Not many stores sell fresh produce, skincare made from beeswax, goat milk soap and turkeys all in one place. But the Bath Farmers Market does.
The outdoor farmers market came to a close and moved inside of the Bath Community Center on Nov. 7. Temperatures are dropping, but the indoor farmers market gives vendors an opportunity to continue providing for the community, even in inclement weather.
Katy Stone, co-owner of Laetus Pullus Farm in Perry, said she is happy to stick around a few more weeks to sell her chickens and eggs to the community.
“It’s nice that they do the indoor market to extend the season,” Stone said. “It’s been fun to come to the Bath Market and meet new people and share products with new customers.”
Laetus Pullus Farm is also temporarily offering fresh turkeys in preparation for Thanksgiving. Stone said her meat is raised on pasture and with organic practices. She said that by raising her meat locally, it gives it a better taste.
“They’re out in the sun, eating bugs and aren’t confined,” she said. “It has a nice, moist, juicy flavor.”
Cathie Wood, founder of Vermillion Creek Honey Company, also said she uses organic practices for producing her products. She uses raw honey and beeswax to make natural skincare products.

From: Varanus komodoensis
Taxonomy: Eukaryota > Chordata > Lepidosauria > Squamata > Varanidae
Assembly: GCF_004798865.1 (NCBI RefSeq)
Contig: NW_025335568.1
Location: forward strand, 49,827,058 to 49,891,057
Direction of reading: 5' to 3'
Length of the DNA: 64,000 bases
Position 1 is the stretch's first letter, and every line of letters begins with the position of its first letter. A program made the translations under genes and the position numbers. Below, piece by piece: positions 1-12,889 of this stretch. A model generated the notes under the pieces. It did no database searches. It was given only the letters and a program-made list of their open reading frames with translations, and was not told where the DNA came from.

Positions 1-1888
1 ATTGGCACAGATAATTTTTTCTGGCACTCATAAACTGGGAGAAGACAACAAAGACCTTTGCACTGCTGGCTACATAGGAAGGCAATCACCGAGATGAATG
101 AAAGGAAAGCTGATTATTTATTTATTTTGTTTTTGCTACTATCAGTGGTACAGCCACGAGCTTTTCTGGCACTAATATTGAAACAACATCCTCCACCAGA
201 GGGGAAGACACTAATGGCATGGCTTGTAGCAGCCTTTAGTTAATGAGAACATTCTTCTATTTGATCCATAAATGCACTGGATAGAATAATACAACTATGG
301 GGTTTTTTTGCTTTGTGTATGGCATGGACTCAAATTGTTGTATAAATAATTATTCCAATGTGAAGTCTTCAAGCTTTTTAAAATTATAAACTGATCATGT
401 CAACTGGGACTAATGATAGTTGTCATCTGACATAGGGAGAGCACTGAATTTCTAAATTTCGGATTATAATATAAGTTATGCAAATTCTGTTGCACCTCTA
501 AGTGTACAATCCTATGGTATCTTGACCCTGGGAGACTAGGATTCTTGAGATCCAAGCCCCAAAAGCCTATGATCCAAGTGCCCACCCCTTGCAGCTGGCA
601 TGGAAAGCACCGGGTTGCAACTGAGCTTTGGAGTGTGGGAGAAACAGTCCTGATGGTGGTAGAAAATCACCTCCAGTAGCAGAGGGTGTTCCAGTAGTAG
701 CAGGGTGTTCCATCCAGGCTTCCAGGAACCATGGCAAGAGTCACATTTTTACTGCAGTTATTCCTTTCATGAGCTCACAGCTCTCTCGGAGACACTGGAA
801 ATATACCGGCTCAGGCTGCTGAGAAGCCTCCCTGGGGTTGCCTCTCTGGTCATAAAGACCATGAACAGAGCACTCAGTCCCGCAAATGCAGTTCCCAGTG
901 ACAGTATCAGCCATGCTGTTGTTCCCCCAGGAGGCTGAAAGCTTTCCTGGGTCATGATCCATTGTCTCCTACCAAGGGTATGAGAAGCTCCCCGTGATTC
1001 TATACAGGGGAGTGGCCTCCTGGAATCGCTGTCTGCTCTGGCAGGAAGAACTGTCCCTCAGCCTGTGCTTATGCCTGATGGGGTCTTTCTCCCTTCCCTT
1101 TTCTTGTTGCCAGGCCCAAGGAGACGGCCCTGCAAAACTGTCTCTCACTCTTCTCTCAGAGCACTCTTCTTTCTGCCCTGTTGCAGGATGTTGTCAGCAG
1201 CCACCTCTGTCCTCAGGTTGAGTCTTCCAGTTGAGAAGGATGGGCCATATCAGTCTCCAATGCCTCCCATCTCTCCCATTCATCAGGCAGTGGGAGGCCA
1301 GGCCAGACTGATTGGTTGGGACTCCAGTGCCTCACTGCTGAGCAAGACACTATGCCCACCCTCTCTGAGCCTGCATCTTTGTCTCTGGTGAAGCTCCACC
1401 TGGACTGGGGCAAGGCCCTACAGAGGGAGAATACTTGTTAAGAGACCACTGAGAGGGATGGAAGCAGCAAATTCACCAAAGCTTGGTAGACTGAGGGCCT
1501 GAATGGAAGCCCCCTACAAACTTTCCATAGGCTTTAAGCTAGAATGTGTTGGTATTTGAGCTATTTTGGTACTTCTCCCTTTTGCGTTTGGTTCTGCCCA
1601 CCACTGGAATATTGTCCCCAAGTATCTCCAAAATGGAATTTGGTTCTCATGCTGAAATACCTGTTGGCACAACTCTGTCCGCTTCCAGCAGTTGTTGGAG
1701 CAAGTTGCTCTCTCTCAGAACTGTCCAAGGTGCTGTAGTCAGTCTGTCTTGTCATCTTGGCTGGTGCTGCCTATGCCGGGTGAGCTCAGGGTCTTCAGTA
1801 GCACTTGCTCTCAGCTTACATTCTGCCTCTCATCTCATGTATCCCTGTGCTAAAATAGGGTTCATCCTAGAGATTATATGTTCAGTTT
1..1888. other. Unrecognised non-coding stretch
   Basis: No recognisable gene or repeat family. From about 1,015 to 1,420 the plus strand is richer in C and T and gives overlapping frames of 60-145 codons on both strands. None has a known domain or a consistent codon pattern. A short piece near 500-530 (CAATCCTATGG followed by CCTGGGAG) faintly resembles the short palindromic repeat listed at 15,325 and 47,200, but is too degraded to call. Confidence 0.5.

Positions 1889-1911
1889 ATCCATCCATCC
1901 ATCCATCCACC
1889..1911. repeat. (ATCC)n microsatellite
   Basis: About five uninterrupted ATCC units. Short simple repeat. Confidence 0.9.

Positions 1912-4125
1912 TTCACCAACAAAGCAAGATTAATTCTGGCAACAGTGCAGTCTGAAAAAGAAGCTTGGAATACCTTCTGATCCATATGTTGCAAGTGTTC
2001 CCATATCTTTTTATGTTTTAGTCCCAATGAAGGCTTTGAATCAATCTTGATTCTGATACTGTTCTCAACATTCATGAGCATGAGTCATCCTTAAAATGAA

“My daughter is the one who encouraged me to get into beekeeping,” Wood said. “They are fascinating creatures.”
Wood, a retired teacher, said she now uses her knowledge of beekeeping to create skincare products. She said honey is a natural antibacterial, and it supplies the skin with many antioxidants. She also said that beeswax protects the skin from toxins, provides hydration, and is full of Vitamin A.
She has several different products available including body cream, body scrub, lip balm and lotion. All of these beauty products can be mixed and matched in a gift box, a potential Christmas gift for loved ones in the community.
Jean Fierke is another market vendor that uses natural ingredients in her products. Chickadee ‘All Milk’ Soap provides soap out of goat milk that is sourced from Ingham County. She said Bath and the surrounding communities enjoy shopping locally and organically.
“We are very conscientious, earth-friendly folks,” Fierke said.
Not everyone grew up in Bath, yet people from all over come to participate in the market and appreciate the local businesses. Alice Koerner recently moved to Bath from New Jersey, and she said she is a strong supporter of local markets.
“It’s more important to shop local for your own health and the community’s,” Koerner said. “We are taught to consume, consume, consume, and I’m doing that, just locally.”
In past years, the market has stayed open all winter long. Market manager Tom Straka said that this year they are shortening the winter market to just November and December. This is due to growing seasons and product availability.
“Right after the holidays is a good time to cut it off,” Straka said. “Then we’ll be back open in May.”
As the holiday season begins, the Bath Community Center will be hosting a holiday market on Dec. 19 that will include cookie decorating and a visit from Santa Claus. Additional one-time vendors will also be present to participate.